How do you decide what to subject the body to?

It's always about running a particular experiment that's research-focused and that determines the conditions. They might say, "OK, we want to find out how fast someone decomposes in the sunlight." So someone goes out and records that vs. in the shade. vs. outside vs. in a closed car trunk. While I worked there we studied two hangings, how the decomposition patterns shift, the way the bones spread once they're decomposed.

How long does it take a whole body to "become a skeleton?"

I mean, in a Tennessee summer it's 95 degrees. You'll be a skeleton in a week. It's all heat and maggots.

So how did all this inform your decision to shift away from forensics and focus instead on infectious disease?

Like I said, I've always been interested in medicine—it's really a big "whodunnit." People have symptoms, but what's causing this? Why is this happening? Just think about a fever. You can get one when you're stressed out or when you have a blood infection and you're going to be dead in a week—it can be caused by nearly everything. How do you interpret this suite of symptoms and identify the right cause of illness?

There's something bizarrely lovely about seeing the anatomical structures, normal variations of the human body and then seeing how they go wrong. We learn so much about normal function by learning about abnormal function. In order for everything to work properly it has to not do this.

So as someone on the frontlines of infectious disease, what do you have to say about this recent outbreak of Ebola, it's management and what's (in my layman understanding) the fear-mongering and rampant misinformation surrounding it?

So. First I'll talk about the disease. I read this book a while ago by Richard Press (who I'm sure is enjoying the resurgence of book sales) called The Hot Zone, which was all about Ebola. 

When I say things like, "Wow, that's fun" in regards to infectious disease my mother looks at me, like, please stop. But of course what I really mean is it's interesting, it's extraordinary! There's really something unbelievable about Ebola. This little virus is such a simple thing and it just blasts through and annihilates 90% of the people it gets into. And this book was written before this outbreak. It used to be 50 people at a time in the Congo, but then no one cared, because it was a bunch of people in Zaire so "who gives a shit," right?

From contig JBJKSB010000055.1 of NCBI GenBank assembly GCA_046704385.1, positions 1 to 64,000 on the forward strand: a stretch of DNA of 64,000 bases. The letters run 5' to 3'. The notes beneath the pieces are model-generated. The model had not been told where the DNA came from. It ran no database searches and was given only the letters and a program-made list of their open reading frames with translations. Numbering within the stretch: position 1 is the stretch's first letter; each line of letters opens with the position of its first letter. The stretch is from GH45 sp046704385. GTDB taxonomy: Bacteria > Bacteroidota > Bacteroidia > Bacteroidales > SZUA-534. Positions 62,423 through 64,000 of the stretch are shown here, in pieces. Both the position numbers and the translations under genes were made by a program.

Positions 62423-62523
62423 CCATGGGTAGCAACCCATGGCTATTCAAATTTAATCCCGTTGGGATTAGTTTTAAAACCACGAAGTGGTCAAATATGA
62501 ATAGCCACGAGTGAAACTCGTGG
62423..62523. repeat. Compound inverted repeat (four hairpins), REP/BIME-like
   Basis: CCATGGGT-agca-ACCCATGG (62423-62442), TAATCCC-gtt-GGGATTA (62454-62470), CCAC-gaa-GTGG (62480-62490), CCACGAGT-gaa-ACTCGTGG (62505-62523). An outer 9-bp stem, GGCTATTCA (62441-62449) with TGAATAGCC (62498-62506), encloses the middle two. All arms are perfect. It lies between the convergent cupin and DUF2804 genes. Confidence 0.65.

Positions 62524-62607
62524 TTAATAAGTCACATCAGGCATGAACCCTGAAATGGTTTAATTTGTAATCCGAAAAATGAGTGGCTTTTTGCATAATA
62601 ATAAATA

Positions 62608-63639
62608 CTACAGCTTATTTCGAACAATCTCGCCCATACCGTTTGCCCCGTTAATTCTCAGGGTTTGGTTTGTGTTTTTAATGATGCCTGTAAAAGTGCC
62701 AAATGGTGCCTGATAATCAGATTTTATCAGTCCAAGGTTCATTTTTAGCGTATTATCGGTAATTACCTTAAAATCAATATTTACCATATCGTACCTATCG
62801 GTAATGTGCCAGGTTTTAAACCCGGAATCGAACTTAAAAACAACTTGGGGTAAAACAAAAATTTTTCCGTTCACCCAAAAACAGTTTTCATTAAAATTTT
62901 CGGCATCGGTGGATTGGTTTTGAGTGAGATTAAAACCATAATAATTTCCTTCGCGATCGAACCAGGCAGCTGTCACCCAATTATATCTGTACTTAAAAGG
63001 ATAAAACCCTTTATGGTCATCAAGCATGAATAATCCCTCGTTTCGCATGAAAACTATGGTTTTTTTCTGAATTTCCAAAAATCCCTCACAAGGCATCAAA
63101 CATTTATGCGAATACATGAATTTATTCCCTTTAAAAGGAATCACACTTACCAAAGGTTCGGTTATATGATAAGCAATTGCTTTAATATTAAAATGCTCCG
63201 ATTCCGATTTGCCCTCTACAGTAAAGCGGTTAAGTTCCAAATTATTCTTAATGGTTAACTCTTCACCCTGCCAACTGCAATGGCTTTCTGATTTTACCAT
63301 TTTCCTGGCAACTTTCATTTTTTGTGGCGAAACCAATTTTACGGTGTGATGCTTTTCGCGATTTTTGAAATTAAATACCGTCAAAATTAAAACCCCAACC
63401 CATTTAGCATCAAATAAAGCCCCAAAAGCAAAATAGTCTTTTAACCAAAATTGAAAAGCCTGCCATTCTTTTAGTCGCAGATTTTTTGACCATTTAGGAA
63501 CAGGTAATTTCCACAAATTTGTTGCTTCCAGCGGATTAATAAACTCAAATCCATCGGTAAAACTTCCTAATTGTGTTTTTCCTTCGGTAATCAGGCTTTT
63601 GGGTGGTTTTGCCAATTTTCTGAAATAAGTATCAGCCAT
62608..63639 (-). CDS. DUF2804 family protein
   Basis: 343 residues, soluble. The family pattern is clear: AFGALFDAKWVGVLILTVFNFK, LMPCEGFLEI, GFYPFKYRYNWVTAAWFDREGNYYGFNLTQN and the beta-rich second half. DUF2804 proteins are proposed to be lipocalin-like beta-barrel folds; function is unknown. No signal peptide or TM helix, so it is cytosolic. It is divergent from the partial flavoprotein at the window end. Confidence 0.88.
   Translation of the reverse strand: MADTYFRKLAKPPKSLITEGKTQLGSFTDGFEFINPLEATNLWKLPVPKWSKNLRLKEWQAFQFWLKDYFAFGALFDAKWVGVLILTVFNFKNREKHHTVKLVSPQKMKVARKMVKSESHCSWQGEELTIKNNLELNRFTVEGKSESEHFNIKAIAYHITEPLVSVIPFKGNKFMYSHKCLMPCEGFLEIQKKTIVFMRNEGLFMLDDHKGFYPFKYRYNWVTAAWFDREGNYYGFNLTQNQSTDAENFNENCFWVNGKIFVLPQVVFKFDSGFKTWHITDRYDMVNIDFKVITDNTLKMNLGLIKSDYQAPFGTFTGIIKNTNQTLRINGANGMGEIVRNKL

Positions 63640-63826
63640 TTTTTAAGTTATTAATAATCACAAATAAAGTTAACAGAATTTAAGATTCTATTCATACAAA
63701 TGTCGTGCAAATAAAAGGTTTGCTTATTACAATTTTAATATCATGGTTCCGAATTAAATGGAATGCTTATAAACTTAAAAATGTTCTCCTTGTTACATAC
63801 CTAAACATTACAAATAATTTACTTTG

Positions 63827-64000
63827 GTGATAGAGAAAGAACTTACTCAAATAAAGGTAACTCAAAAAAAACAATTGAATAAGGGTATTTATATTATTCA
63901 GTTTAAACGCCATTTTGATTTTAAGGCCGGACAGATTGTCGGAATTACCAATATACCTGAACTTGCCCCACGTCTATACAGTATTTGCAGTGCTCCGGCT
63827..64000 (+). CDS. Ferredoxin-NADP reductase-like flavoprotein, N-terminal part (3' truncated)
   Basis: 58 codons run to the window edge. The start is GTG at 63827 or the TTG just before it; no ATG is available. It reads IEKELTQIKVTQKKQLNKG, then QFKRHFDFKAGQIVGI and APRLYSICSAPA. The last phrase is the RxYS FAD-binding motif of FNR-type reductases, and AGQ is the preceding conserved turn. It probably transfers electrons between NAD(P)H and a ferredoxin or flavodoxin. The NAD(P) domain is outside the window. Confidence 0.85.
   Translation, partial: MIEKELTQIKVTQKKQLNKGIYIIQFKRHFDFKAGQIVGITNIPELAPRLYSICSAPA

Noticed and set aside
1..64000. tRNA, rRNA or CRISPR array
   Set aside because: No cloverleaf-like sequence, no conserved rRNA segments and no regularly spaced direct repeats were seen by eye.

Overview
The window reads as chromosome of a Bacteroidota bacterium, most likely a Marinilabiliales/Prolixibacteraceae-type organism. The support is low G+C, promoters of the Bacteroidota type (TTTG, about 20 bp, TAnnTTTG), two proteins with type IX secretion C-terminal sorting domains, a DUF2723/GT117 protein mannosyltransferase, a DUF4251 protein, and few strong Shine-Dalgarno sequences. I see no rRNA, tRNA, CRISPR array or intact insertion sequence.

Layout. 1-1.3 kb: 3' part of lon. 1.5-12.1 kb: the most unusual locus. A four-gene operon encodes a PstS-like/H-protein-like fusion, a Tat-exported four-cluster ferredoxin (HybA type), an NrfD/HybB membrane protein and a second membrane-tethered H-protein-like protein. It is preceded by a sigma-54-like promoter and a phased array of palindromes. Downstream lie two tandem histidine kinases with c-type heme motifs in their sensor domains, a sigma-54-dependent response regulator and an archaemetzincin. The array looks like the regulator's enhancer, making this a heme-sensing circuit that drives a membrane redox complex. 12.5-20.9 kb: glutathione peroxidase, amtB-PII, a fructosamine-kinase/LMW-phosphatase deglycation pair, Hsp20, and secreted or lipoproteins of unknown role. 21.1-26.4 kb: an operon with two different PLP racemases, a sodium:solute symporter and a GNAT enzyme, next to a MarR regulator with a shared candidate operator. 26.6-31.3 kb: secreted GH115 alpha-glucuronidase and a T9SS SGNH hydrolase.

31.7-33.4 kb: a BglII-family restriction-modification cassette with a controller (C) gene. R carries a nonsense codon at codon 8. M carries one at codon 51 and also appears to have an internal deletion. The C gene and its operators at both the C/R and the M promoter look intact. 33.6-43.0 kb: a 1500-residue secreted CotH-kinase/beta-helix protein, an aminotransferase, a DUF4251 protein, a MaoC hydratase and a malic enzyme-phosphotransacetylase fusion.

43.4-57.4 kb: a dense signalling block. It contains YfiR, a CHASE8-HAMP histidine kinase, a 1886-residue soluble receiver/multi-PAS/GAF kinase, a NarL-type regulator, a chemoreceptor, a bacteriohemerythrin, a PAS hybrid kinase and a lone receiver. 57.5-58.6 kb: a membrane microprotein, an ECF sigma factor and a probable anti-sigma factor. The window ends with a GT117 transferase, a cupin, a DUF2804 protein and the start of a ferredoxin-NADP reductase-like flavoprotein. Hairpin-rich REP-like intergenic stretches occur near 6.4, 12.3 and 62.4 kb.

This virus form the heart of darkness, every now and then, historically, would crop up, wipe out 200 people and then burn out and go away for two decades. It's actually really typical for emerging pathogens to cause these short outbreaks, especially in a disease that's so deadly, it's more likely to have a quick burnout than for a sustained epidemic because it kills its host too fast to pass it along. It's part of the natural selection; the virus isn't "good" enough to stick around forever.

HIV however (for example) is an incredible virus because it does exactly the opposite. You don't know you're sick for a really long time, but you're infectious. It can get from host to host to host to host and spread through entire nations before anyone notices, because the symptoms happen so much later. 

Hot Zone addresses the concept—what if a strain of Ebola mutates into something less pathogenic and therefore more successful? What if it calms down a little bit and takes two weeks instead of three days to kill its host?

This current outbreak isn't a new strain, but because of travel differences between say now and the 1960s, we can get from one place to another while sick before we die so we can pass it to more people. The virus—I don't think—is more successful, but it doesn't have to because we're doing that for it.

OK. So I feel like I'm about to kick a hornet's nest here, but what is the worst element of the reporting surrounding Ebola?

God, it makes fucking insane. America has lost its complete mind. The reporting is terrible. Honestly, I can't even watch the news about it, because it fills me with rage and I have better things to do than be mad at the television. 

In addition to offering outright incorrect information in their initial coverage, the media did not do a sufficient job of making how one contracts the disease clear. You have to come into contact with a human that has Ebola or with the bodily fluids of a human with Ebola. It is not airborne. It's not the flu. When they say that coughing is a symptom, people suddenly think, "That means I can get it from a cough!"

And of course there are the conspiracy theorists who think that, you know, the CDC is part of the government and they're lying to us. But even those people who aren't into conspiracies don't know where to go for reliable information—the Internet is full of incorrect information and garbage. News organizations weren't very good at saying, "To learn more, go to"

And honestly, why would the public at large know anything about Ebola? People don't know anything about all kinds of diseases and they get along just fine. The media taking advantage of that ignorance to make a news piece that's sensational is irresponsible and scary. The disease is terrifying . . . if you're going to get it, but geez, but it's kind of hard to. 

Let's talk about the recent quarantine of Kaci Hickox in New Jersey when she returned from Sierra Leone.